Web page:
Book Review: The Divers Clothes Lie Empty (a second-person feast)

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I am reading a 1000-page nonfiction book (Far From the Tree) and while it is riveting, I needed a little something to slip in there to keep things lively. Or to keep my quota up. Anyway….I chose The Diver’s Clothes Lie Empty by Vendela Vida.

Vida chooses to write this in second person, which is, to me, the hardest voice to manage, as it can feel very awkward. Second person tends to create some distance for me, in that I feel as if I have put the body of the protagonist on like a mask, so while I am seeing things as I am her, I am also aware that I am not “you” to whom the book is speaking, and I am aware of the layer between me and the world of the novel. That said, the use of second person also works well in terms of keeping surprises hidden, as the reader only ever has as much information as the character is willing to share. It is a hypnotic style that allows the reader to be carried along with the main character and adds to the sense of unreality she experiences as she shifts identities.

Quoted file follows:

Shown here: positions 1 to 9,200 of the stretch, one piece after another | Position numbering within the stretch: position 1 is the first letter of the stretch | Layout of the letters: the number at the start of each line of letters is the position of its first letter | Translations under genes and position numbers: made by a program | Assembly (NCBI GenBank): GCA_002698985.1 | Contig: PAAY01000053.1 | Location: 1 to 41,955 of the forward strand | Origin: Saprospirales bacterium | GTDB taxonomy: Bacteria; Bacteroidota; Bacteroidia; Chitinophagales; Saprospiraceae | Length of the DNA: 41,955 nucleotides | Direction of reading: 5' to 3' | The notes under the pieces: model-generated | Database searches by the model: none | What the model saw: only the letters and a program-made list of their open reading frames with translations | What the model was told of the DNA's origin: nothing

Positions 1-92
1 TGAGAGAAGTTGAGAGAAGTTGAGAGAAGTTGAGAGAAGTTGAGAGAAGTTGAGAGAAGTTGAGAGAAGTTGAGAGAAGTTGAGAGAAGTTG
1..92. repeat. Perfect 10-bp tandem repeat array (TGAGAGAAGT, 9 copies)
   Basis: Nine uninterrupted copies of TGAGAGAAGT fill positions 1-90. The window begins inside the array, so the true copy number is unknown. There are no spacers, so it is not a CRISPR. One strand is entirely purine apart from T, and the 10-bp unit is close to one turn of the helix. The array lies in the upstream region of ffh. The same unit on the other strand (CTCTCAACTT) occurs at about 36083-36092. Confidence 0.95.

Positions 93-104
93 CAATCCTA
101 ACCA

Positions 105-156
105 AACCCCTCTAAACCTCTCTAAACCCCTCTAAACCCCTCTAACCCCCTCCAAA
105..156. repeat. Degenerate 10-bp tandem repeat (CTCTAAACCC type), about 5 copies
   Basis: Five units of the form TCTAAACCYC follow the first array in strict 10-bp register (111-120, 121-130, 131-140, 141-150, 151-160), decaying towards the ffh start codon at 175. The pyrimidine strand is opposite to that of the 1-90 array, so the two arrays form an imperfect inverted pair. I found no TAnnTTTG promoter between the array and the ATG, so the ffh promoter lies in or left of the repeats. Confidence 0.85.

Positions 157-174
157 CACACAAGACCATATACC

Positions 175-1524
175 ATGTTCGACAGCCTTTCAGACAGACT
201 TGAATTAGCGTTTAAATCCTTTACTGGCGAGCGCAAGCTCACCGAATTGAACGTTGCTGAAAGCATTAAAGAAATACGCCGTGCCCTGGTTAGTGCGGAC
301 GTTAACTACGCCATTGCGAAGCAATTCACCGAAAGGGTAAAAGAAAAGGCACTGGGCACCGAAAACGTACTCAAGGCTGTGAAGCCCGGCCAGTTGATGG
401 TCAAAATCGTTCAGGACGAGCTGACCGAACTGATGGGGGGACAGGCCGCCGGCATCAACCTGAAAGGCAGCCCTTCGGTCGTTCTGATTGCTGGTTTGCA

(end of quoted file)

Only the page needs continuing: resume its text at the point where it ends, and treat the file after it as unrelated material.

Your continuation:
One could say that this book is about a deeply disturbed woman who chooses to abandon all responsibility and ejects from any situation before appropriate consequences are leveled, but that would be somewhat disingenuous and too literal an interpretation. The core of the story is an examination, through the device of a traveler losing their passport and other identifying items, of what might happen when a person is cut loose from what used to be the moorings of their life. As the character’s prior identities are stripped away, her sense of connection to events diminishes, and she seemingly accepts the notion that who or what she really is, as a person, is flexible and impermanent. This is a deeply disturbing notion for most of us, who rely on our core identification of self as the load-bearing structure of the rest of our reality. If I am not who I believe I am, then what happens to everything else that I have so carefully arranged around that belief?

Fascinating, hypnotic, not too long–overall a quite interesting book if you are able to confront and examine why it makes you uncomfortable and see that process as an exercise the story was designed to provoke. 4 stars.

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